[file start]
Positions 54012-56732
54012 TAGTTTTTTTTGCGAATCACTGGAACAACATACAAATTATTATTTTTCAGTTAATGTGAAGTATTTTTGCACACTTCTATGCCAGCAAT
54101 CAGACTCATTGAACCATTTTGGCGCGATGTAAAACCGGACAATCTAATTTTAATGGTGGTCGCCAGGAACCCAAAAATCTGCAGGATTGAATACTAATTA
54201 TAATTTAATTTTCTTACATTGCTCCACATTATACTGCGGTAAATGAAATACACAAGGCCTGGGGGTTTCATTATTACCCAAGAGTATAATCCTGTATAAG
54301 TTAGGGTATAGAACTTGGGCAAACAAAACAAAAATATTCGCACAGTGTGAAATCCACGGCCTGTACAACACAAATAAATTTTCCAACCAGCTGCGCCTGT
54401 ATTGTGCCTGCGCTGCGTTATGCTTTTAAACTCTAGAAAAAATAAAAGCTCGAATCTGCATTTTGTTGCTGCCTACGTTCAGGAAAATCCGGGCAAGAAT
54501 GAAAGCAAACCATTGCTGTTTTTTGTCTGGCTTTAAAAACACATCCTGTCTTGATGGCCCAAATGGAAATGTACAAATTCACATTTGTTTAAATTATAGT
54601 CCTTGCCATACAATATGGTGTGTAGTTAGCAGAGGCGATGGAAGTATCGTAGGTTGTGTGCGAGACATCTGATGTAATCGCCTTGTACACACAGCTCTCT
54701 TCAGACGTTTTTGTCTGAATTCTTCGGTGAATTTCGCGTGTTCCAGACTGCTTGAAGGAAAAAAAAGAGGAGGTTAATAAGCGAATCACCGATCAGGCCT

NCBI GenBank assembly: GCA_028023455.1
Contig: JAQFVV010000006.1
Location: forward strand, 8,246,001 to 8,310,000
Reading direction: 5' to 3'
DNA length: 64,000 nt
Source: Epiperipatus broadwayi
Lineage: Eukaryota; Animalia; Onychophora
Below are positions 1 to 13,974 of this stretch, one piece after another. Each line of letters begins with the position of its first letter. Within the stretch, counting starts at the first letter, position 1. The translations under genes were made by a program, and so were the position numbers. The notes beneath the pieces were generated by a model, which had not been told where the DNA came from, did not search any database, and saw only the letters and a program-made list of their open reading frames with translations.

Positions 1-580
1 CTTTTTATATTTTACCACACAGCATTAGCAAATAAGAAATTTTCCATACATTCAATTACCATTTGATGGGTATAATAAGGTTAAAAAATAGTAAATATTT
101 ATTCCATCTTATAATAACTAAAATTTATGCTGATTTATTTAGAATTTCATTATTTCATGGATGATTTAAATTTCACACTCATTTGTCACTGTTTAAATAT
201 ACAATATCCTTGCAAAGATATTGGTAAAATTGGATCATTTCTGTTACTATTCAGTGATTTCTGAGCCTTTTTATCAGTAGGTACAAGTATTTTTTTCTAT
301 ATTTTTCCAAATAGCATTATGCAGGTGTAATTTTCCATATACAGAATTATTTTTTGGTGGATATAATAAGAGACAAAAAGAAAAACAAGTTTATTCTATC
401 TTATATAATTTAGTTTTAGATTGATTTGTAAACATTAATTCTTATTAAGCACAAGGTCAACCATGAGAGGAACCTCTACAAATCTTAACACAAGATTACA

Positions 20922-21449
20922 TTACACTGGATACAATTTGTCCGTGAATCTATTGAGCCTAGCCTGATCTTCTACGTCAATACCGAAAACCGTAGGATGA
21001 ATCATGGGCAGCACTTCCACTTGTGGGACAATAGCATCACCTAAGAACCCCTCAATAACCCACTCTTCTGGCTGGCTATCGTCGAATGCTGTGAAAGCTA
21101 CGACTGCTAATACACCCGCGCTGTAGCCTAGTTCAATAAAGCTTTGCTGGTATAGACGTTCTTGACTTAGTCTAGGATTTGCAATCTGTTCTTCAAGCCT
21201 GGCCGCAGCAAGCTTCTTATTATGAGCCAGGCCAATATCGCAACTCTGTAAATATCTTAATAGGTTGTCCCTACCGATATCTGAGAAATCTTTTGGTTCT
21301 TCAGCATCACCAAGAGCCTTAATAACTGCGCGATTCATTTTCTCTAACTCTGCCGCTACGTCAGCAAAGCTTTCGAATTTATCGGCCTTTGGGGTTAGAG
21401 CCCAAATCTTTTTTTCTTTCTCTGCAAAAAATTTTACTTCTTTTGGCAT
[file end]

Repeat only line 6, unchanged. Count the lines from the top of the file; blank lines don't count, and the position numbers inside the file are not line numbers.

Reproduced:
54401 ATTGTGCCTGCGCTGCGTTATGCTTTTAAACTCTAGAAAAAATAAAAGCTCGAATCTGCATTTTGTTGCTGCCTACGTTCAGGAAAATCCGGGCAAGAAT